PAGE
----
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United States of America v. Patricio Lopez-Garcia


June 23, 2011


The opinion of the court was delivered by: Hon. William McCurine, Jr. U.S. Magistrate Judge United States District Court


In the first superseding indictment, the United States Government charged defendant Patrizio Lopez-Garcia with transporting illegal aliens and conspiracy to transport illegal aliens. The government alleges the conspiracy began no later than 2004 and continued up to and including the date of the indictment, April 20, 2011. The government further alleges defendant continued to engage in transport- ing and aiding and abetting illegal aliens while out on pretrial release thus violating the conditions of release. The Court heard argument and testimony regarding the alleged violation. The Court now considers whether defendant violated his pretrial release, and if so, what appropriate recourse applies.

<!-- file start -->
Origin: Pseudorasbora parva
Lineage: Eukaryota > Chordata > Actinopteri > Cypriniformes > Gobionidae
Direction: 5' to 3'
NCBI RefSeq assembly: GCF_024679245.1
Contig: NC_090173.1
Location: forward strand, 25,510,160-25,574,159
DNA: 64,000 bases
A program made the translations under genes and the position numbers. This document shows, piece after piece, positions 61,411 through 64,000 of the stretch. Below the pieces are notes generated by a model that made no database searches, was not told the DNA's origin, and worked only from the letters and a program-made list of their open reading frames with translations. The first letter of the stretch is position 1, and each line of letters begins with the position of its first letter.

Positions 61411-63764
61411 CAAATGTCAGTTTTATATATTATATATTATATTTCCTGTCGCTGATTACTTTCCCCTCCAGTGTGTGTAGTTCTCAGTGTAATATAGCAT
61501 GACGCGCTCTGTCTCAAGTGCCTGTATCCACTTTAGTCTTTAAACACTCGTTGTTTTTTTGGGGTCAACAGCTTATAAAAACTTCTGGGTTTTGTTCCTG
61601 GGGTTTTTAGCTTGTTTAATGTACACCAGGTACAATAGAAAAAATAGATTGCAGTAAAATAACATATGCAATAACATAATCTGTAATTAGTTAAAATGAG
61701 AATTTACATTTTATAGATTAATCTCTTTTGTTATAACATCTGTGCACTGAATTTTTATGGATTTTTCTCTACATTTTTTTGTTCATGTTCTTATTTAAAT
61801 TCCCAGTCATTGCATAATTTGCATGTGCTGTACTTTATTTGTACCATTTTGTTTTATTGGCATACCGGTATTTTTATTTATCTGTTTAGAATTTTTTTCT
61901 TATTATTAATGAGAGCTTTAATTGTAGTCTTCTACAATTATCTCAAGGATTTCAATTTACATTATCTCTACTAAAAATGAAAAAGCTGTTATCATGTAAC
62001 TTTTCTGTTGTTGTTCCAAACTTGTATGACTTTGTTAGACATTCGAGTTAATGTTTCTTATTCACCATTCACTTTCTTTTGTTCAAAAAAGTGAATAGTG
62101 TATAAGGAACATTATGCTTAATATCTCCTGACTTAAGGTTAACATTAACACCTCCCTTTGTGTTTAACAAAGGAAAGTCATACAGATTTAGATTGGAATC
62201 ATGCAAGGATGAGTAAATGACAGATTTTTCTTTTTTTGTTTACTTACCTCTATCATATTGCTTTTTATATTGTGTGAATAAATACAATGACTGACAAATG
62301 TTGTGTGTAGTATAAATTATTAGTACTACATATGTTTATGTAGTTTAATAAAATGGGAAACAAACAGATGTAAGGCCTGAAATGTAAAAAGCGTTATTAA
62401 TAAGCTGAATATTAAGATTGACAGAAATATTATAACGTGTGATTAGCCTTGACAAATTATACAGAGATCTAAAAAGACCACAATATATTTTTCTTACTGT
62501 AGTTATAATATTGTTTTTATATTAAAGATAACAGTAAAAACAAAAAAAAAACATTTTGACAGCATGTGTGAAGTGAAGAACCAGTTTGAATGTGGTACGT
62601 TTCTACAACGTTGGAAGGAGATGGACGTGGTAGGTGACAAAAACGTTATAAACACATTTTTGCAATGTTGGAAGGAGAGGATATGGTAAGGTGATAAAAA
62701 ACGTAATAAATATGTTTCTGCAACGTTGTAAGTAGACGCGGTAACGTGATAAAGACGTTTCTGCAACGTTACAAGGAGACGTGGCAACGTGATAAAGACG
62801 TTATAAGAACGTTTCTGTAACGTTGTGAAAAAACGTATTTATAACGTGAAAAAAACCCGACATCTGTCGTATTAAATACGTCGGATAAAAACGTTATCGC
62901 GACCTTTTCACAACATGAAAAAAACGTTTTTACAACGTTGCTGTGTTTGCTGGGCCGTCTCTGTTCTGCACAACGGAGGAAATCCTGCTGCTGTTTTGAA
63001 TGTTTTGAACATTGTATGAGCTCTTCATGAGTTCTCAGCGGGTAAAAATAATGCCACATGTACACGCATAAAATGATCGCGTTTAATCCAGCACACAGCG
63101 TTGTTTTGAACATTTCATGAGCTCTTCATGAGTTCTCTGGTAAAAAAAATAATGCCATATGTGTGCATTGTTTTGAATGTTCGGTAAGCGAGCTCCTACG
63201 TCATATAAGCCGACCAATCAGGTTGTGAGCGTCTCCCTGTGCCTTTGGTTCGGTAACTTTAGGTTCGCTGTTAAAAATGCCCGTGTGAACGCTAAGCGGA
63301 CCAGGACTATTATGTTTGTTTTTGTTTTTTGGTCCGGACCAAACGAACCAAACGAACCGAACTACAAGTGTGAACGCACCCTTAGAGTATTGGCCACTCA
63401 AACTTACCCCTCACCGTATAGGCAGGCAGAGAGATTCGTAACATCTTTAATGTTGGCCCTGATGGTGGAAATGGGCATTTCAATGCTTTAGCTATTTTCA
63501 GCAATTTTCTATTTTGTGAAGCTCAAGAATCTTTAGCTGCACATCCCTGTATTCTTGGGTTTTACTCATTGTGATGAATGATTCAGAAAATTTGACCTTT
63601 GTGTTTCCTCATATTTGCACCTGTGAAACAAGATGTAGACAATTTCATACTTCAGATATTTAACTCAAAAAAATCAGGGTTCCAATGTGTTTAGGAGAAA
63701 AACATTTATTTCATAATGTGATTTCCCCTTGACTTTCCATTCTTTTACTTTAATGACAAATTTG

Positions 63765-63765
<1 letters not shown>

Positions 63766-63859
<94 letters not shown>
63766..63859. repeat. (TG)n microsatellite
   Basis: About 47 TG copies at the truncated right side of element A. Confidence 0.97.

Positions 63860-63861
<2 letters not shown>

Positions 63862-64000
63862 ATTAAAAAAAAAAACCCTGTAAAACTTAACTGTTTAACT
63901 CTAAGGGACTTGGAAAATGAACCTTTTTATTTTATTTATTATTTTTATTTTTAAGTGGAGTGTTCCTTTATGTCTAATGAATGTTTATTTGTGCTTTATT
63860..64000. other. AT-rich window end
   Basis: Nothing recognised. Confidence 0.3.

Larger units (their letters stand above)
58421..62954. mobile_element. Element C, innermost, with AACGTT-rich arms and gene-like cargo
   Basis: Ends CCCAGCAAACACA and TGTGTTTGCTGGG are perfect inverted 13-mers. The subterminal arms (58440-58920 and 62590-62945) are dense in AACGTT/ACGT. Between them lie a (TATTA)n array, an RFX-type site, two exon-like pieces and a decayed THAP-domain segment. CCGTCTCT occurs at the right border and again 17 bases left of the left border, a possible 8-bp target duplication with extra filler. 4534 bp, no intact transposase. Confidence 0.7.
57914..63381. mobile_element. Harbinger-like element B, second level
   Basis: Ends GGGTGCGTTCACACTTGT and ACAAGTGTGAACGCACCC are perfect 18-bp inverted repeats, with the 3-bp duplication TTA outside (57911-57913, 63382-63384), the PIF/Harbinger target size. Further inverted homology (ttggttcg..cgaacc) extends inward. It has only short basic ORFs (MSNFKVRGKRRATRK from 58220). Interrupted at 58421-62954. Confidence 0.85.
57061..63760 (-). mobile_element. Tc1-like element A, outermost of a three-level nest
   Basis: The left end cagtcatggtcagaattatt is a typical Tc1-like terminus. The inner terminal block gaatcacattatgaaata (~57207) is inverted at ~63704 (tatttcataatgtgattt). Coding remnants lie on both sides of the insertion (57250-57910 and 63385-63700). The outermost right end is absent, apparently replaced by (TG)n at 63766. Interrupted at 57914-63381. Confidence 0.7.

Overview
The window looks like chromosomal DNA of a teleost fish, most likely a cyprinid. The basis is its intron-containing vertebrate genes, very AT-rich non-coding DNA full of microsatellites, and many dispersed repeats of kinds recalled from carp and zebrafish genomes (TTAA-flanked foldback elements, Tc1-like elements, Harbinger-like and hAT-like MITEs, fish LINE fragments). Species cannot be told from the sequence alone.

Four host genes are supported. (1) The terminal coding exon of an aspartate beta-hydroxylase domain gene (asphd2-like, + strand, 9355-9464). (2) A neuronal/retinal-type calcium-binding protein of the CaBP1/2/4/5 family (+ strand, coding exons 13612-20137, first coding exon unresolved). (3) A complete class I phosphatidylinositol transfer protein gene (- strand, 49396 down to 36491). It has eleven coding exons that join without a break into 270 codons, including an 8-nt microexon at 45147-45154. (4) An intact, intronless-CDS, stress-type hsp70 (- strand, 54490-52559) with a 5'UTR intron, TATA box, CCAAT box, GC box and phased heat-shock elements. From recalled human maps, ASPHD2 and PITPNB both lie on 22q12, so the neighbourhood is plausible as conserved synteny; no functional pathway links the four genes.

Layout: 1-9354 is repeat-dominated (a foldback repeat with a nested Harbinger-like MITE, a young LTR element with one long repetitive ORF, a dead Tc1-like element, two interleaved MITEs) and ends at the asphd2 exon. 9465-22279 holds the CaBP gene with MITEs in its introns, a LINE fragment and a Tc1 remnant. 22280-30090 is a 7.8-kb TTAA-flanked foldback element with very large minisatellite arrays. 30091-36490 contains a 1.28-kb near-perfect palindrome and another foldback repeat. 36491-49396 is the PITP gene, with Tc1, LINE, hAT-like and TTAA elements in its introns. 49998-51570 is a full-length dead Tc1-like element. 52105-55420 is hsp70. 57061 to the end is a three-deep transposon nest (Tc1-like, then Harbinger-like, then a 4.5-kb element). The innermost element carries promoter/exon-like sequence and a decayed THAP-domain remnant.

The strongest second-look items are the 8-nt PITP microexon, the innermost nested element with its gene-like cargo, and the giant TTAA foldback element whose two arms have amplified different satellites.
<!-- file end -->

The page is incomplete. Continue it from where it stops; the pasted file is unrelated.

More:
On December 22, 2010 Border Patrol Agents arrested defendant. The next day, the government filed a complaint charging defendant with violating the immigration laws of the United States by transporting two illegal aliens, Jose Florez-Ruiz (aka Javier Villa-Calderon) and Ricardo Perez-Ponce in violation of Title 8 U.S.C. §1324 (a)(1)(A)(ii). In the probable cause statement that accompanied the complaint, the same two illegal aliens gave definitive evidence implicating defendant in their illegal entry into, and movement within, the United States. On December 23, 2010, the Court set conditions for pretrial release. [Doc. No.7.] Shortly thereafter, the Court released defendant on bond. On April 20, 2011, the government filed a first superseding indictment, charging defendant with, among other things, conspiracy to bring illegal aliens into the U.S. for financial gain, transporting illegal aliens, harboring illegal aliens and aiding and abetting. The government alleges this conspiracy lasted for at least seven years. On April 28, 2011, Pretrial Services filed a petition for summons for defendant on pretrial release, alleging that defendant conspired to bring in illegal aliens for financial gain, to transport illegal aliens, and to harbor them in violation of federal law, while on pretrial release. Border Patrol Agents took defendant into custody and the Court conducted a hearing on the pretrial release violations on May 19,